Finding koalas with heat seeking drones

Heat from animals can be identified using high tech sensors in cameras flown in drones. Artificial intelligence algorithms are used to analyse the thermal imagery to determine what’s seen and can identify koalas. Field tests after the heat-sensing camera work showed it was 100 per cent accurate. https://www.smh.com.au/environment/conservation/heat-seeking-drones-find-brisbane-s-hiding-koalas-20181003-p507km.html

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Personalised cancer therapy

CAR-T is a novel way of treating cancer that is “personalised”. It involves giving patients genetically modified immune cells. Cells are taken from a sample of the patient’s blood and reprogrammed in the lab to create ones that are genetically coded to recognise and destroy the cancer cells. It has been shown in trials to cure some patients, even those with advanced cancers where other treatments have failed. It is the first in what is expected to be a rapidly expanding class of personalised cancer therapies available, initially for children, on the NHS in the UK. https://www.bbc.co.uk/news/health-45407514?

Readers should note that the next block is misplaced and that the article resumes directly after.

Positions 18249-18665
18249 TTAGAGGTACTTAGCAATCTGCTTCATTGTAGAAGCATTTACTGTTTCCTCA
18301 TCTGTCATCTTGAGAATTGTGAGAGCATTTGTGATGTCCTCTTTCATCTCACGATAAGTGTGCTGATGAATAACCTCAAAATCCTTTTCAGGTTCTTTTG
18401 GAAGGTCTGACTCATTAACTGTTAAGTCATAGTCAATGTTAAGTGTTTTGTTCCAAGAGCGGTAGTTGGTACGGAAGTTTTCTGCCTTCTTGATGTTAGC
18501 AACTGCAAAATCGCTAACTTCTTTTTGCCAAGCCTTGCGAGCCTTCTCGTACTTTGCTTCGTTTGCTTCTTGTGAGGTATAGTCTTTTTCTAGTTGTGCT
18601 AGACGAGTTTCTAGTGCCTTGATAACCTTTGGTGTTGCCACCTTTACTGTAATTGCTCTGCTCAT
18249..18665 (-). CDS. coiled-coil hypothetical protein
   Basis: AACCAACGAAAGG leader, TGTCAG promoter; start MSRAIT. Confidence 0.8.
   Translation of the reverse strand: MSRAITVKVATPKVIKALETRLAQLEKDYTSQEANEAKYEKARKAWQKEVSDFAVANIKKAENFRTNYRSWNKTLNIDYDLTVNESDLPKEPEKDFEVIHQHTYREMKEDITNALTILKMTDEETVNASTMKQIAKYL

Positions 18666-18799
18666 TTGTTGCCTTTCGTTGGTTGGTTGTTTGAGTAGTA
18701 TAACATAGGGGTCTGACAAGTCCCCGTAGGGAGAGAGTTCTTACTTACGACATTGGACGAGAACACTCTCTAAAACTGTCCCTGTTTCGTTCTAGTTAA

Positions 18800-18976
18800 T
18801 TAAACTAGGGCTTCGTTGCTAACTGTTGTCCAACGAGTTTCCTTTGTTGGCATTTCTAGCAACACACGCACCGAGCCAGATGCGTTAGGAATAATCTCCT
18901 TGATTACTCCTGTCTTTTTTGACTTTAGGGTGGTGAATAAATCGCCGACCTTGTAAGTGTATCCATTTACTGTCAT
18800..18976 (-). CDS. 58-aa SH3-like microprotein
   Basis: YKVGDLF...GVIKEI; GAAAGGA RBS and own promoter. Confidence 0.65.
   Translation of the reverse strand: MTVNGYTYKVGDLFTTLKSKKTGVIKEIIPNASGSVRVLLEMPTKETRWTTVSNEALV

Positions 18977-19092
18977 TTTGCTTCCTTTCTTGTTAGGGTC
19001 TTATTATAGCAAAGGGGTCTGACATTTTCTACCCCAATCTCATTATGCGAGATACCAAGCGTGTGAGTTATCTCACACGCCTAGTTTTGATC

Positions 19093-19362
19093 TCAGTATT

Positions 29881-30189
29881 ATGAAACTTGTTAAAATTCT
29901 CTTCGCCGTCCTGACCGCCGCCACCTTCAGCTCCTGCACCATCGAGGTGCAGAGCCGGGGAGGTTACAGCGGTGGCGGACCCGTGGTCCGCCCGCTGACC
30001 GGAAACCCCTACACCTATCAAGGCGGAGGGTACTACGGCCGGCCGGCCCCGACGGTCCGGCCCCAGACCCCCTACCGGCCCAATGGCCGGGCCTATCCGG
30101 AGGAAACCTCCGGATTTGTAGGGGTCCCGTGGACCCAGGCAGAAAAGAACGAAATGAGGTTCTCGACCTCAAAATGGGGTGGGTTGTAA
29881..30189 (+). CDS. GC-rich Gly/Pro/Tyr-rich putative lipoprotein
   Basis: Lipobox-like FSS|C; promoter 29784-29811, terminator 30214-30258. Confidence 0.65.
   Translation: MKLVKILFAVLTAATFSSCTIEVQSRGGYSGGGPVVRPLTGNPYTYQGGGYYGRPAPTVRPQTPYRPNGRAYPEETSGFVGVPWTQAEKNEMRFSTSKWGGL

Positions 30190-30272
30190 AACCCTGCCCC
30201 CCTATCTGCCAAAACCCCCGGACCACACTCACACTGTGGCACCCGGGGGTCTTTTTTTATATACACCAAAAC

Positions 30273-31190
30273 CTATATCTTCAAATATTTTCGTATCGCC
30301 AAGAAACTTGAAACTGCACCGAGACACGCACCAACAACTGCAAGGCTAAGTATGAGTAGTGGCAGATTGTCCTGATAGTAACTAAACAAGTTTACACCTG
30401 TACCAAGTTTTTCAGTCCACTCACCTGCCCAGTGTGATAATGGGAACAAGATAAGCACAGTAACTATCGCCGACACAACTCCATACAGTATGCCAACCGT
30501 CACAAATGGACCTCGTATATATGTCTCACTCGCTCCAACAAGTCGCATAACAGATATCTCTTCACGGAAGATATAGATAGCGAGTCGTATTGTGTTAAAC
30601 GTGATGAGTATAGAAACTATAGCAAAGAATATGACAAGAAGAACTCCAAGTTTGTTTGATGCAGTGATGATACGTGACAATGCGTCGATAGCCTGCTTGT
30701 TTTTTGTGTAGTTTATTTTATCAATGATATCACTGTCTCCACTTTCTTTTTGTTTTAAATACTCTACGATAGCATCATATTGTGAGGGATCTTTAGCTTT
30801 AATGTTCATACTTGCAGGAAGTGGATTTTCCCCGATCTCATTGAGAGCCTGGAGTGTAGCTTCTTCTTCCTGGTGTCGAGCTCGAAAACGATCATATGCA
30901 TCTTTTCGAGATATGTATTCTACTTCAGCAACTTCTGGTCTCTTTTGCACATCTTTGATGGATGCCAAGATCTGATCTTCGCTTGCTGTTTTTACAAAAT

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A cotton shirt you don’t have to iron

Imagine a shirt with the soft, natural feel of cotton but it doesn’t need to be ironed. Imagine as well active wear that breathes and is not smelly. While some synthetic fibres can do this, they are made from petrochemicals and every time you wash them, tiny microfibers of material are pulled free and enter our waterways. These fibres do not break down and can build up in the food chain. When you wash cotton, fibres are also shed but these are biodegradable and will break down rapidly. Some 100 % cotton products currently don’t need ironing but these tend to have been treated with chemicals to give them their special properties. CSIRO is working on the solution. https://blog.csiro.au/best-of-both-whorls-cotton-with-the-benefits-of-synthetics/

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World first melanoma blood test